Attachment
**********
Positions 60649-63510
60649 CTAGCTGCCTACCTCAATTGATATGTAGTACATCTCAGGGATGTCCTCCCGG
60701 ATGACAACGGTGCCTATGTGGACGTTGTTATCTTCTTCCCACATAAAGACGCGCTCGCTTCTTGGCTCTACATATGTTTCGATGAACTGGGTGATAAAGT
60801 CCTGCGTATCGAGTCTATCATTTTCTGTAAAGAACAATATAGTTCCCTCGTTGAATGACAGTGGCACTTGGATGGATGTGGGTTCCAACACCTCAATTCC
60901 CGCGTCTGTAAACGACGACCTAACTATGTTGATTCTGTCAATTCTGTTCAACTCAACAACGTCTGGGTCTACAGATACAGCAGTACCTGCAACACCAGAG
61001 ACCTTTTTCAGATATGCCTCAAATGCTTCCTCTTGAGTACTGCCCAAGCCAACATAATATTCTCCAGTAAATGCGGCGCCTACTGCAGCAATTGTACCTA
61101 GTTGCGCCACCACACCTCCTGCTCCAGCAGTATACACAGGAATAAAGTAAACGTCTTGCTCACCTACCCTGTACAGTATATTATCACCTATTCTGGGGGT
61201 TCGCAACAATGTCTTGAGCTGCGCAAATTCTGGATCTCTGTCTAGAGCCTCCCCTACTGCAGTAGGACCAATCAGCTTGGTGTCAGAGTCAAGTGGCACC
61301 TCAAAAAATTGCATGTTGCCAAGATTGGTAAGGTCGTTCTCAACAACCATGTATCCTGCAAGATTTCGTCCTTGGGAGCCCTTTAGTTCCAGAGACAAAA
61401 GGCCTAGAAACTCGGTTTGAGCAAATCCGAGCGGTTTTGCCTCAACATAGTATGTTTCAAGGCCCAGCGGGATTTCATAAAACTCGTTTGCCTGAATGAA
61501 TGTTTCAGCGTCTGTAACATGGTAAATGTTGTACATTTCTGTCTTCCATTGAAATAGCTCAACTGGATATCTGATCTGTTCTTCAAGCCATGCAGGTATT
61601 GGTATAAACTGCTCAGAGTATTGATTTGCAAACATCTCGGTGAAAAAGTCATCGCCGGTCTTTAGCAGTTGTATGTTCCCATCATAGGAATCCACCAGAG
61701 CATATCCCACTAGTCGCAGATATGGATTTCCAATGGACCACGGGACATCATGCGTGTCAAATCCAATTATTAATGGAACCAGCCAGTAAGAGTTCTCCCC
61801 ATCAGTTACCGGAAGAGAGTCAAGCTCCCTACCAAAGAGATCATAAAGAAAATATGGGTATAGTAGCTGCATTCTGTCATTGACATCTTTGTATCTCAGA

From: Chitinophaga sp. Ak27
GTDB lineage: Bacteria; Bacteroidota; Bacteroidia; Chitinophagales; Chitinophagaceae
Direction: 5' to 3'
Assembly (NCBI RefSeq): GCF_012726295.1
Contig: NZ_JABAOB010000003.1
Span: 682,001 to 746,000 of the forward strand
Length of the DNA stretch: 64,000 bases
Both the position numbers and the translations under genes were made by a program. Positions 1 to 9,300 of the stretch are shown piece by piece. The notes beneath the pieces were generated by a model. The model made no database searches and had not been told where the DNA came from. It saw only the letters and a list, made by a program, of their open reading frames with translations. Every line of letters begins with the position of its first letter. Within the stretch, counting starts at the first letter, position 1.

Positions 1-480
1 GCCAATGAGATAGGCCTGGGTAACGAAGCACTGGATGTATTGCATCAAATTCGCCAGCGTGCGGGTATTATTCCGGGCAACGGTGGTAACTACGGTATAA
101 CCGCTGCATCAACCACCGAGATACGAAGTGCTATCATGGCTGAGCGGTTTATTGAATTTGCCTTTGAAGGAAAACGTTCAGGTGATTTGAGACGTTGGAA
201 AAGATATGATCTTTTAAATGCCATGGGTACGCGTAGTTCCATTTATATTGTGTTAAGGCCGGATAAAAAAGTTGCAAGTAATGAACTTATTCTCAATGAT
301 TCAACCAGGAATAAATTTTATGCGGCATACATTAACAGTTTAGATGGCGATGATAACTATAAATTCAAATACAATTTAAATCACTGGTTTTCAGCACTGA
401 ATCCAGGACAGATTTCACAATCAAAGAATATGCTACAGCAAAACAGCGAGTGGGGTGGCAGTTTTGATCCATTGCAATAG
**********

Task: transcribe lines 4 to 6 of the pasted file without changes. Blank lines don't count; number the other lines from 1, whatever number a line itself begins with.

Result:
60801 CCTGCGTATCGAGTCTATCATTTTCTGTAAAGAACAATATAGTTCCCTCGTTGAATGACAGTGGCACTTGGATGGATGTGGGTTCCAACACCTCAATTCC
60901 CGCGTCTGTAAACGACGACCTAACTATGTTGATTCTGTCAATTCTGTTCAACTCAACAACGTCTGGGTCTACAGATACAGCAGTACCTGCAACACCAGAG
61001 ACCTTTTTCAGATATGCCTCAAATGCTTCCTCTTGAGTACTGCCCAAGCCAACATAATATTCTCCAGTAAATGCGGCGCCTACTGCAGCAATTGTACCTA